But what suspense contains that baseball rumors lack is a sense of logic, that the puzzle pieces presented early on will come together in a satisfactory–if unexpected–way. Fielder to the Tigers was not a culmination of stratified rumors and logical building points. It was a whitewash, a contract offer that immediately erased all that came before it. Jeannie Vanasco in the latest edition of The Believer teaches me that erasure can have content, the formula this offseason feels more like demolition quickly covered over with tract housing.
If we desire narrative, then the rumor mill has only promised it, then withdrawn at the moment an investment should pay off.
If there is so little correlation between the end result of a trade or free agent deal and the rumors that surrounded it, why are we paying any attention to the chatter at all? When did baseball fandom become an exercise in relentless logistical Lincoln logs?
By way of comparison: last season, I burned out on fantasy baseball. What should’ve been fun was like keeping an accounting ledger. Every day that I had to read up on starting pitchers and bench warmers felt like April 15th. I mention this not to bash fantasy baseball, which I’ve played for longer than I’ve done most anything else in my life, but to draw a parallel between the information burnout of fantasy baseball and the rumor burnout of this offseason.
Ie., somewhere along the line, in both pursuits, there grew, for me, a disconnect between raw streams of data and the game of baseball. Browsing the previous week’s stats to see what no-name fifth starter possessed a fractionally higher K to BB ratio to fill out a sagging roster was as distant from a diving grab over the middle late in a game as a speculative paragraph about Prince Fielder’s favorite breakfast spot in D.C. was from his first day in a Detroit Tigers uniform.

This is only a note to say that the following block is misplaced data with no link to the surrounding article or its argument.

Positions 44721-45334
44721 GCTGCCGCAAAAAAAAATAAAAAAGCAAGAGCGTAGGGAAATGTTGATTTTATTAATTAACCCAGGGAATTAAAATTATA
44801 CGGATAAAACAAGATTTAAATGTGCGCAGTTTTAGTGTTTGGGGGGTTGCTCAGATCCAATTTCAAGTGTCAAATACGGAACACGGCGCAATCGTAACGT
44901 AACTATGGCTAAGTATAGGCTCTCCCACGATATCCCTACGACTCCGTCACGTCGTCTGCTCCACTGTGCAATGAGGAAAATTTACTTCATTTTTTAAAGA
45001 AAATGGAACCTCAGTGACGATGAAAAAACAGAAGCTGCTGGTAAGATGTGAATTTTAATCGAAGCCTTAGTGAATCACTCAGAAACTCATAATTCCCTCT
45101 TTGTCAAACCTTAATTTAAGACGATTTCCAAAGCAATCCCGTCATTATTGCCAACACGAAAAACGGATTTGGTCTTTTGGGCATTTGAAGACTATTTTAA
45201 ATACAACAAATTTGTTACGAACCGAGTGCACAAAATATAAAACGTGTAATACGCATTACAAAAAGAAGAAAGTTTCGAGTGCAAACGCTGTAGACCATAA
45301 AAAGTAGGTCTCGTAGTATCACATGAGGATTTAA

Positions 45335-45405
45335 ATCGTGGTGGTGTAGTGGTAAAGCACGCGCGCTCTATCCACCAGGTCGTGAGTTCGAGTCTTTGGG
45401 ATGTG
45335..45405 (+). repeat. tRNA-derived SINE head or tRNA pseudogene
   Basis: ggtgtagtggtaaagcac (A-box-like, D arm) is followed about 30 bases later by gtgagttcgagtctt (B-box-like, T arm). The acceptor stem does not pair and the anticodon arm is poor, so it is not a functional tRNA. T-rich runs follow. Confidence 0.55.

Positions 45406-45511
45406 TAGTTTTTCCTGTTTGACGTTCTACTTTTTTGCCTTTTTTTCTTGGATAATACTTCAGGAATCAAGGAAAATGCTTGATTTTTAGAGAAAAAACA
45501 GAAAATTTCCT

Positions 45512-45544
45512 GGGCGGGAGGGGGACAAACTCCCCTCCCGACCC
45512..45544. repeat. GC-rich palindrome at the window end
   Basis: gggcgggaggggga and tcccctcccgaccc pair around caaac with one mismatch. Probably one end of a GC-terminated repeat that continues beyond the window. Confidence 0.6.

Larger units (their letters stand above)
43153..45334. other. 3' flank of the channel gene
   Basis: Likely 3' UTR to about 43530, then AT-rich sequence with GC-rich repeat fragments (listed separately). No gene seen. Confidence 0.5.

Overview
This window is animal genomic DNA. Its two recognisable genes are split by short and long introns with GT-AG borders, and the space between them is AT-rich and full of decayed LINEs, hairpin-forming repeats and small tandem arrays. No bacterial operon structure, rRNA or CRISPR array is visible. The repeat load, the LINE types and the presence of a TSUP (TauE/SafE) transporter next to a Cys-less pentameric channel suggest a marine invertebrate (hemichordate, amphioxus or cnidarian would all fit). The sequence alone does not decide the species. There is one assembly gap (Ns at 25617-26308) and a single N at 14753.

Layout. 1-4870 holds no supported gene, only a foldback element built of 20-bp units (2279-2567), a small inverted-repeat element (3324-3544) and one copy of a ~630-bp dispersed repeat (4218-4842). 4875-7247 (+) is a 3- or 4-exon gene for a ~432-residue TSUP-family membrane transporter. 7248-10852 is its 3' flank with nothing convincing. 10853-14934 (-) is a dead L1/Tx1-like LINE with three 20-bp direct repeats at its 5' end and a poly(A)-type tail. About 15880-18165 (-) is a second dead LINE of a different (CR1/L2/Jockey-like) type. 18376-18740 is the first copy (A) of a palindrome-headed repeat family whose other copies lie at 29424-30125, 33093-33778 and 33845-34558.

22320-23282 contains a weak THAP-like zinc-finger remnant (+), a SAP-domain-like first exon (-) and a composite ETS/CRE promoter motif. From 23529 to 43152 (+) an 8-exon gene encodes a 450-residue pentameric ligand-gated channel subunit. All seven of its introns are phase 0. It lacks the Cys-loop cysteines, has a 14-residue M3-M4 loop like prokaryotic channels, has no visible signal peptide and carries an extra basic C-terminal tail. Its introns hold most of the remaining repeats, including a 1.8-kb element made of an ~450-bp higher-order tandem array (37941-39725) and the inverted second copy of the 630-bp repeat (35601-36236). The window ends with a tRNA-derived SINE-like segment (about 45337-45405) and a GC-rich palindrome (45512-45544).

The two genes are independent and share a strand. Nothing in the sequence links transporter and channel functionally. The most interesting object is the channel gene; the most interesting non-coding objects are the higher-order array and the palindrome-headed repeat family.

Why do still I read the rumor sites? I don’t derive any tangible pleasure from them that I can think of or articulate. I don’t relish some new piece of gossip or rumor. In fact I feel a little empty inside when a storyline developed over weeks suddenly goes cold and the conversation shifts elsewhere. Yet I return, and read the posts that I don’t care for that much, I relive the sensation I dislike. Yet I return.
Am I addicted? The anticipated rush rarely materializes. I repeat the same act expecting a new result. I search out a non-existent thrill.
I realize now that what I love is news. I am fascinated that Prince Fielder signed with Detroit, and that Pujols eschewed the Cardinals for the West Coast. I want to know where, when, and why. Too often, rumors pass for information, and a confident writerly tone projects credibility where instead creativity forms the core of the message.
The last thing I want to do is deride something that baseball fans enjoy. If speculation tickles your fancy, who am I to steal your thunder. All I can do is talk of my own experience as a fan, and me, I need a break. Leisure gave way to compulsion, without compulsion giving way to satisfaction.
Just in time, too, as the brightest stars are charted and Spring Training is will spring up from the horizon soon. The daytime glow of real baseball will dry the winter’s rumor-dampened sod.